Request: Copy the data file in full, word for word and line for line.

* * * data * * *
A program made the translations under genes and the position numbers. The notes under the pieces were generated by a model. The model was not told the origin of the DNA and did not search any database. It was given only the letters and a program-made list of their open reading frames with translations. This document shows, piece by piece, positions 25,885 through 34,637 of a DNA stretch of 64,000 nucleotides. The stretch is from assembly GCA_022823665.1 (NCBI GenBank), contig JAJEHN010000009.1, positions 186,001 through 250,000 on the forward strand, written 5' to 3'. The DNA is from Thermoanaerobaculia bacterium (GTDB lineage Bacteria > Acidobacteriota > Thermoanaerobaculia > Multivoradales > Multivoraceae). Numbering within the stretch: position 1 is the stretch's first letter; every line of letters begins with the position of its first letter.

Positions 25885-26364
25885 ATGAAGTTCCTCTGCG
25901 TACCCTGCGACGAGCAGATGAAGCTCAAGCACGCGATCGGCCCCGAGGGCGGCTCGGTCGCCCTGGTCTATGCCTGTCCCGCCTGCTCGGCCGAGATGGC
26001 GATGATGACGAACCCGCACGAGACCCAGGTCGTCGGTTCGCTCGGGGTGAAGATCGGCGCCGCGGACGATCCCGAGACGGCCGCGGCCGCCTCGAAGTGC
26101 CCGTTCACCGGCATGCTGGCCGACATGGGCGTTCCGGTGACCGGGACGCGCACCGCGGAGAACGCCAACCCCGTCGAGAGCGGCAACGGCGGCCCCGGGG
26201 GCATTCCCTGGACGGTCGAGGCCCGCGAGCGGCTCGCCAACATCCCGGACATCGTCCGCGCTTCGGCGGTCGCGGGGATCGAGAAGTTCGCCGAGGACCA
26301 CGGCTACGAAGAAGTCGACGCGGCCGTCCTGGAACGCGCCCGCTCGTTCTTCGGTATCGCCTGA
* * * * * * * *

A program made the translations under genes and the position numbers. The notes under the pieces were generated by a model. The model was not told the origin of the DNA and did not search any database. It was given only the letters and a program-made list of their open reading frames with translations. This document shows, piece by piece, positions 25,885 through 34,637 of a DNA stretch of 64,000 nucleotides. The stretch is from assembly GCA_022823665.1 (NCBI GenBank), contig JAJEHN010000009.1, positions 186,001 through 250,000 on the forward strand, written 5' to 3'. The DNA is from Thermoanaerobaculia bacterium (GTDB lineage Bacteria > Acidobacteriota > Thermoanaerobaculia > Multivoradales > Multivoraceae). Numbering within the stretch: position 1 is the stretch's first letter; every line of letters begins with the position of its first letter.

Positions 25885-26364
25885 ATGAAGTTCCTCTGCG
25901 TACCCTGCGACGAGCAGATGAAGCTCAAGCACGCGATCGGCCCCGAGGGCGGCTCGGTCGCCCTGGTCTATGCCTGTCCCGCCTGCTCGGCCGAGATGGC
26001 GATGATGACGAACCCGCACGAGACCCAGGTCGTCGGTTCGCTCGGGGTGAAGATCGGCGCCGCGGACGATCCCGAGACGGCCGCGGCCGCCTCGAAGTGC
26101 CCGTTCACCGGCATGCTGGCCGACATGGGCGTTCCGGTGACCGGGACGCGCACCGCGGAGAACGCCAACCCCGTCGAGAGCGGCAACGGCGGCCCCGGGG
26201 GCATTCCCTGGACGGTCGAGGCCCGCGAGCGGCTCGCCAACATCCCGGACATCGTCCGCGCTTCGGCGGTCGCGGGGATCGAGAAGTTCGCCGAGGACCA
26301 CGGCTACGAAGAAGTCGACGCGGCCGTCCTGGAACGCGCCCGCTCGTTCTTCGGTATCGCCTGA